Campfield were crowned Liverpool Business Houses Premier winners following their 1-1 draw with The Bull.
Adding to their National Cup win over St Josephs, they crowned a brilliant season with a league and cup double.
The rescheduled, stop-start season caused headaches for many teams and leagues.
Upon the restart, the Campy went unbeaten their opening seven matches before the run came to end after they were edged out by Dovecot, from then they went on to go unbeaten for a further nine games, with two draws.
The league remained tight at the top until the very last day where Anthony Clarke’s side needed just a point to etch their name on the league title.
On the final day, they went behind shortly before the break after a well-worked goal was finished off by Josh Sumner.
But they equalised just after the hour mark when a free-kick was cleared by the hosts falling to James Barrigan who unleashed a phenomenal volley to restore parity.
Clarke told Off The Park: “(It’s an) unbelievable achievement from all of us to win what must surely be up there with toughest Sunday league in history.
“It was the toughest league I’ve ever known and we made it even tougher with the slow start but once we found our feet the winning mentality was there for all to see.”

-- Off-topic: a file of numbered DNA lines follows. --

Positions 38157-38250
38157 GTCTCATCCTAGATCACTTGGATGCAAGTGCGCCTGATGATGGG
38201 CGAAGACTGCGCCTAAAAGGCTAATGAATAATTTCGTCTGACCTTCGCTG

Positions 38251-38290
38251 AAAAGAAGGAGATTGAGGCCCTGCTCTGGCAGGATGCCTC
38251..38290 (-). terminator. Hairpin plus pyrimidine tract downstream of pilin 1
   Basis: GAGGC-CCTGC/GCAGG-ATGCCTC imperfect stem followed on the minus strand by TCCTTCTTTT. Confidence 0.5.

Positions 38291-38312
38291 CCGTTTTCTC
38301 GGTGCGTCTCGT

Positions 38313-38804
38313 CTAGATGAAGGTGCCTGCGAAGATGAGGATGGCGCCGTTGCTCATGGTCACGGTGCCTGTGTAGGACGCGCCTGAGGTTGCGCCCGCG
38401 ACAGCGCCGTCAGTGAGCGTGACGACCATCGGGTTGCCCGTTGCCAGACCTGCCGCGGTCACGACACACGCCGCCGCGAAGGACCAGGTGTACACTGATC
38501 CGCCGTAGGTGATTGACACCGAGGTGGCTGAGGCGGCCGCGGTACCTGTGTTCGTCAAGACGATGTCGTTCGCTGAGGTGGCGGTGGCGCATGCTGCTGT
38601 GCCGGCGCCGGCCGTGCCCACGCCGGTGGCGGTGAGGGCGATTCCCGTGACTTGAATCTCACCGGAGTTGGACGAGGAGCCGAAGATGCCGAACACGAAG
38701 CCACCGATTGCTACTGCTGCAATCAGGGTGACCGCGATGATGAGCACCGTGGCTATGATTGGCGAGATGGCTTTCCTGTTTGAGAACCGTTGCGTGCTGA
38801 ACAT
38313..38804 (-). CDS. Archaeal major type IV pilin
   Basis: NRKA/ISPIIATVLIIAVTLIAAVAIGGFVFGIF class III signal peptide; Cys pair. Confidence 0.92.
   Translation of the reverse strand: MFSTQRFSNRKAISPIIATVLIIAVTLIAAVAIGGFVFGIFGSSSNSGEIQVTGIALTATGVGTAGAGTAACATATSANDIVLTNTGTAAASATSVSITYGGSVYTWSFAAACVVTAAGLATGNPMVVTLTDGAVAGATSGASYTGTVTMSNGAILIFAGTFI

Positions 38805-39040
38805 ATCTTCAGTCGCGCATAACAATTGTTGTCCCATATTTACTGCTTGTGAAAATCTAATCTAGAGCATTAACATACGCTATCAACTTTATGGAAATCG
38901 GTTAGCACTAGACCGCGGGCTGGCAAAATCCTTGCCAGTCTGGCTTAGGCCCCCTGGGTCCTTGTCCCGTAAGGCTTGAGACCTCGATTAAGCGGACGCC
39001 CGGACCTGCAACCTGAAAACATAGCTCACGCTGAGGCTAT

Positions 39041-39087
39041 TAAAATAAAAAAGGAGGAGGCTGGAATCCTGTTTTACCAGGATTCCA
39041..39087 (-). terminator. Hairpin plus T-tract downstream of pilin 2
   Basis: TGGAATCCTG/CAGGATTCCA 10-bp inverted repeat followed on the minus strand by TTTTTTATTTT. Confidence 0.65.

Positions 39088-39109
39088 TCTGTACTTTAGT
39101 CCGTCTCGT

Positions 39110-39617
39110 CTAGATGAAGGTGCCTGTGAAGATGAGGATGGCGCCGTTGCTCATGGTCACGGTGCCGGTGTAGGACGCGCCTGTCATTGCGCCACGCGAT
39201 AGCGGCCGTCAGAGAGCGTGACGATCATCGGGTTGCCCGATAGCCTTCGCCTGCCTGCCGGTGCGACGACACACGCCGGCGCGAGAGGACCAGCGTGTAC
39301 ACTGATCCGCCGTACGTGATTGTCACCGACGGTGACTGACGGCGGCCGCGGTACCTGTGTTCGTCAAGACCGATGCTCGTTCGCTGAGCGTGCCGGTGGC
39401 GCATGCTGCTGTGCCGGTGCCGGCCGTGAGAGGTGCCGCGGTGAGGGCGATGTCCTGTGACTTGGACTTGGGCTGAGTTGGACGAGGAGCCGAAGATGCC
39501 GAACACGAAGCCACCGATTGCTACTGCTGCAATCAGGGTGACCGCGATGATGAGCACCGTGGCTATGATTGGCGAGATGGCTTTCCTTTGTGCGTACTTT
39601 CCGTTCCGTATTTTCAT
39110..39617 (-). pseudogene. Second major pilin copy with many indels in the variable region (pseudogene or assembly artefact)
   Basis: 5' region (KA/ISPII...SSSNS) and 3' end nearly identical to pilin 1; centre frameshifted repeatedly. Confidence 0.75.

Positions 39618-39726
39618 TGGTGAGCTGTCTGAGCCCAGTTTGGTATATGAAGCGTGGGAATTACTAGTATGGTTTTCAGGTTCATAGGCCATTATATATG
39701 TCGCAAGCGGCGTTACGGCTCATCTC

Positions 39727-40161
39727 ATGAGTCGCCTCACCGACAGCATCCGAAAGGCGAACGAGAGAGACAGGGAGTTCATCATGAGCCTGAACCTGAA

He added: “I thought from the restart in April we was brilliant getting some big victories.
“But I’d have to say the way we bounced back from a rare defeat that saw us go on to win the National Cup the week and after then go on a six-game winning run in the league which sent us top with three games to play was the most important spell for us.”
Ryan Jones saved an early penalty in the National Cup final but the teams failed to make the breakthrough after 90 minutes. After just three minutes, the Campy broke the deadlock thanks to a thumping header from Elliott Nevitt.
“In terms of winning the two trophies that were on offer to us then but I don’t think any team was going to be perfect in this league. It was always going to come down to who handled the little setbacks the best. We had seven draws throughout the season but to only suffer two defeats in this league was an unbelievable achievement.
“I don’t think you can compare it (winning the double). The fact it was the first season every club in the city was competing in the same league as each other and not to mention the standard of those teams meant it was without doubt the most difficult Sunday league in Liverpool to ever win, in my opinion.”
He concluded: “For us to be the team that finished top of the pile is something that will go down in history and rightly so.”